Conciousness expansion is a term used to describe an increased sense of awareness. Ever since the dawn of day mankind has been discovering new knowledge, new horizons and new truths. New experience is symbiotic with the evolution of the human mind, body and spirit. A healthy mind can endeavor to reach new heights and a satisfying sense of enlightenment when it opens up to the wonders of unknown territory.
So now, let’s take a gander at a few popular mind-opening books that may bestow unto their readers a new perspective on the reality of the world we live in.
Unthink: Why You Don’t Think The Way You Think You Think (2014)
A mind-bending title suggests that this book might be a very tricky digest, but, when read slowly it actually simplifies some (popular) psychological queries that can help one better understand the intricacies of the human mind. Asides from uncovering the power of red clothing, this is a book that highlights the strength of the subconscious and the notion that there is in fact no such thing as free will.
The God Delusion (2006)
In the opening pages of this book a definition of the word “delusional” is provided. From there on in the author pens a powerful polemic designed to debunk the possible existence of any of the God’s that have been animated since the beginning of time. The God Delusion can be an unsettling read for some, also at times it may seem boring and scientific albeit truthful and honest. Apart from being a persuasive read, it still fails to disprove in entirety the existence of any God or afterlife.
The Game: Penetrating The Secret Society Of Pickup Artists (2005)
For the chumps out there that can’t get the leg over comes a pick-up trick book full of jibs and jabs that are (supposedly) sworn to bring success to the all important mating game. An entertaining read although it can ultimately be described as an example of pop psychology. The first few chapters lay down all of it’s most solid lessons and after that it becomes a long-winded story about the author’s escapades on Hollywood Boulevard. On anothe note; according to reviews it enraged a lot of female readers because it uncovered the truth behind a charm that women often fall for.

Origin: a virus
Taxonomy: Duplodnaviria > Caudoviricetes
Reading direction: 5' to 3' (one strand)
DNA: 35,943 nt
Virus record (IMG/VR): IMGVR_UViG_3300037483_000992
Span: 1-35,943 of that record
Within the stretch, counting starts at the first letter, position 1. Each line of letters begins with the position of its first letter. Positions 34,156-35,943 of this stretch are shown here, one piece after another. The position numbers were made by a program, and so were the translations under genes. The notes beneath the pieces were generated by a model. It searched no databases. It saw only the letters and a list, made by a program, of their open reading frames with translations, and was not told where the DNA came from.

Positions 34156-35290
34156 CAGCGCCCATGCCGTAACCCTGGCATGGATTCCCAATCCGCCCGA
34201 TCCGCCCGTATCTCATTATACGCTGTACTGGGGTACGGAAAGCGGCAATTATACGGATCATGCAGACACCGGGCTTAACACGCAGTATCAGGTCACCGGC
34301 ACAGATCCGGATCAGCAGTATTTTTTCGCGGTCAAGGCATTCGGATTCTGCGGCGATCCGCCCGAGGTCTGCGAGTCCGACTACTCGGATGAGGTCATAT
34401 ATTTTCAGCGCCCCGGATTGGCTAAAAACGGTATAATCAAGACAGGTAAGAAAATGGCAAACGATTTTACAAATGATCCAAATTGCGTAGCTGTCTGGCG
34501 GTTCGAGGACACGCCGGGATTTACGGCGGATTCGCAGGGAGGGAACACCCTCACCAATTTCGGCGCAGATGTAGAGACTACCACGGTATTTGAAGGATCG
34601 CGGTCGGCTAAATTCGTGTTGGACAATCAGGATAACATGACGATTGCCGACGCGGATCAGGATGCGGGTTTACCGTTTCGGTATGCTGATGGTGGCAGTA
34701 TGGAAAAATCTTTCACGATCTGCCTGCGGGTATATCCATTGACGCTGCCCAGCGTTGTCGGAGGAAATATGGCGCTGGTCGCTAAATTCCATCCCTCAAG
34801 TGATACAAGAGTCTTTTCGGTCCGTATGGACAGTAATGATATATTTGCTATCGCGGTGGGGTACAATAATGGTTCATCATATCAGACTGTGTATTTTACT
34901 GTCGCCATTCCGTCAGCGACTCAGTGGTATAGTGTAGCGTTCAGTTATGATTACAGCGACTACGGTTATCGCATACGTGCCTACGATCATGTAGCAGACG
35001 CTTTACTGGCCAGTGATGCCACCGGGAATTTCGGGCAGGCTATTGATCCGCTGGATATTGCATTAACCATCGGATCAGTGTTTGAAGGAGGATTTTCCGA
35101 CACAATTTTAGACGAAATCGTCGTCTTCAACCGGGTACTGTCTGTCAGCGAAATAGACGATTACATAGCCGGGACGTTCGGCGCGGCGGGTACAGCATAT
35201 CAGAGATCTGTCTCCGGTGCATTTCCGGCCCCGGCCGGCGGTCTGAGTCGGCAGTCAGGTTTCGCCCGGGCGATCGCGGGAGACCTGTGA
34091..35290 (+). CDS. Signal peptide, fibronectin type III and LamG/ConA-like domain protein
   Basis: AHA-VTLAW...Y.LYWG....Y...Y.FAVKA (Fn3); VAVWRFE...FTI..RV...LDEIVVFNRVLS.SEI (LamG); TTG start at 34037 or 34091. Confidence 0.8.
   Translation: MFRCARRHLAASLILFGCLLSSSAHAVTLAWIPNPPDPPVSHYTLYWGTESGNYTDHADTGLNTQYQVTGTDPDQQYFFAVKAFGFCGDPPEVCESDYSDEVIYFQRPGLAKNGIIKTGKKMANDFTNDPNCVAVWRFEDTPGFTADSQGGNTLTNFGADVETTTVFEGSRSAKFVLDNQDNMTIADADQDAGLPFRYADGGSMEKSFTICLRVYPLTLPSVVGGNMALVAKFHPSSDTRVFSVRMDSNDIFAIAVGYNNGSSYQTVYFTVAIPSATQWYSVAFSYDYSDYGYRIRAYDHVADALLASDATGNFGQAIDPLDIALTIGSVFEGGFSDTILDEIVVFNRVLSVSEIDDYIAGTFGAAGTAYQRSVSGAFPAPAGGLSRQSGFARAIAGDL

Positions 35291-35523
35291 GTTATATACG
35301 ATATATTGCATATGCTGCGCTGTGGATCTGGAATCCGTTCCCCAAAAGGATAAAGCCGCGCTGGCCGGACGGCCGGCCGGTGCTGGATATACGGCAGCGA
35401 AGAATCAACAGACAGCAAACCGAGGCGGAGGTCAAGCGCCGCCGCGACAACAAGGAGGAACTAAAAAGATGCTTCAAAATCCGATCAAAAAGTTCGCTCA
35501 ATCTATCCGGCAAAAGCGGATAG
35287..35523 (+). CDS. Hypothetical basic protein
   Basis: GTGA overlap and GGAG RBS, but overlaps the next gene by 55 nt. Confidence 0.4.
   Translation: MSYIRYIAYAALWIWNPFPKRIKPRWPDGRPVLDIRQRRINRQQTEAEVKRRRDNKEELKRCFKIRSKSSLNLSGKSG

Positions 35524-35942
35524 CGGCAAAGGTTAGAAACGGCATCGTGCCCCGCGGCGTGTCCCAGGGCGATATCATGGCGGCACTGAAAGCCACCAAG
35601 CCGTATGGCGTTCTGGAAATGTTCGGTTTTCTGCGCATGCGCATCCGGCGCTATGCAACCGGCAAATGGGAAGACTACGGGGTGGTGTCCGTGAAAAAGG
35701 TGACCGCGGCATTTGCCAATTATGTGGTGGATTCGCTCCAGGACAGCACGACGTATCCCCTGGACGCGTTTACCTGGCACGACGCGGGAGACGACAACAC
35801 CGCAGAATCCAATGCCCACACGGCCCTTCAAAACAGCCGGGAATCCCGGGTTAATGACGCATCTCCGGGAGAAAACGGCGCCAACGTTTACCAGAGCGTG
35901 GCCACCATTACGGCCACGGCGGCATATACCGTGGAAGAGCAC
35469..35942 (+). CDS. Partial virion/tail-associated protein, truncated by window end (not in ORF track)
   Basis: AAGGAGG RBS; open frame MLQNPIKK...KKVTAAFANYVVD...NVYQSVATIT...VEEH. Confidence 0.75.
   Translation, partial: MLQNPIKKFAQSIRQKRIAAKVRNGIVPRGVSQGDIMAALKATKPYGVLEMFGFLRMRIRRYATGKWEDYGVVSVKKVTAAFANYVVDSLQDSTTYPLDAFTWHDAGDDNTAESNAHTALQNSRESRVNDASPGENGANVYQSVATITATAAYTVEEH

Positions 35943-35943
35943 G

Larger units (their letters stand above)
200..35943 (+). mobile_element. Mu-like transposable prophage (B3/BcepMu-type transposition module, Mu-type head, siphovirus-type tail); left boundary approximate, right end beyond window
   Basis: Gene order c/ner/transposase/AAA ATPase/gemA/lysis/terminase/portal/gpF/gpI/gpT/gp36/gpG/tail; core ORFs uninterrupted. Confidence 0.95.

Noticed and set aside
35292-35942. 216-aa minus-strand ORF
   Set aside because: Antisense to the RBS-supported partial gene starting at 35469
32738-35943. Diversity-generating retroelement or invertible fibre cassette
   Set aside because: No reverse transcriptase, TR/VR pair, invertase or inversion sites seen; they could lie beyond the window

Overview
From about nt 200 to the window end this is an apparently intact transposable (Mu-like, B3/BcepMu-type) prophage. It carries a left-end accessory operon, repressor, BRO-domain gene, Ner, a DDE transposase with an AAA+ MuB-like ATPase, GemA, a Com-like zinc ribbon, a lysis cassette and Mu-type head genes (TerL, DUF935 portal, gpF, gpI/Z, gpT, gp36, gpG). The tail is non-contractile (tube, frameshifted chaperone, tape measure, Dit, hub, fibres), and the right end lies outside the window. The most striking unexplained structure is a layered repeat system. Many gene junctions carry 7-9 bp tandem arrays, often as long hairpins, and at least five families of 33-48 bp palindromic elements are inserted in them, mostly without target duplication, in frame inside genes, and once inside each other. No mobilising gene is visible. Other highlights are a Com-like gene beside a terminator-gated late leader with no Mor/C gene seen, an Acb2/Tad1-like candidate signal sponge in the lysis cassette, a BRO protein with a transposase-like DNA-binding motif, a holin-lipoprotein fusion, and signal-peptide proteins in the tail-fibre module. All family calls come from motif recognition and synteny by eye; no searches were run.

Animal Farm (1945)
From the amazing scribe that created 1984 is the infamous short novel that reflects the ills of the Stalinist dictatorship. Animal Farm weighs-in at less than 100 pages so many voracious readers will be able to devour it in less than one day. As a sociopolitical allegory, Animal Farm presents a perspective on the inequitable dynamics of society and the inevitable destiny faced by individuals in relation to their circumstances and positioning in society.
Sex At Dawn: How We Mate, Why We Stray, and What It Means For Modern Relationships (2010)
An easy and interesting read that ponders over the question that aks if we evolved more directly from bonobos or chimpanzees, and ultimately, are we designed to be monogamous or to engage in multiple sexual relationships? Sex At Dawn posits an argument suggesting that monogamy might go against our naure, however, more recently a counterpart called Sex At Dusk has been published and it apparently refutes all claims made by Sex At Dawn.
The Doors of Perception (& Heaven and Hell) (1954)
“If the doors of perception were cleansed every thing would appear to man as it is, Infinite.” William Blake of the Romanticism era penned a poem that inspired the title of Aldous Huxley’s short story which documents his philosophical account of a mescaline trip experienced in California in the mid 1950’s. Huxley was overwhelmed by the eye-opening powers of psychedelic substances and he firmly believed that all adults of a sound mind and body should exploit psychedelic substances for all of their worth. The Doors of Perception (& Heaven and Hell) is an intensely colorful account of a regular environment as perceived by the very irregular eyes of psychedelia. Note: This book also influenced the legendary Jim Morrison to name his band “The Doors.”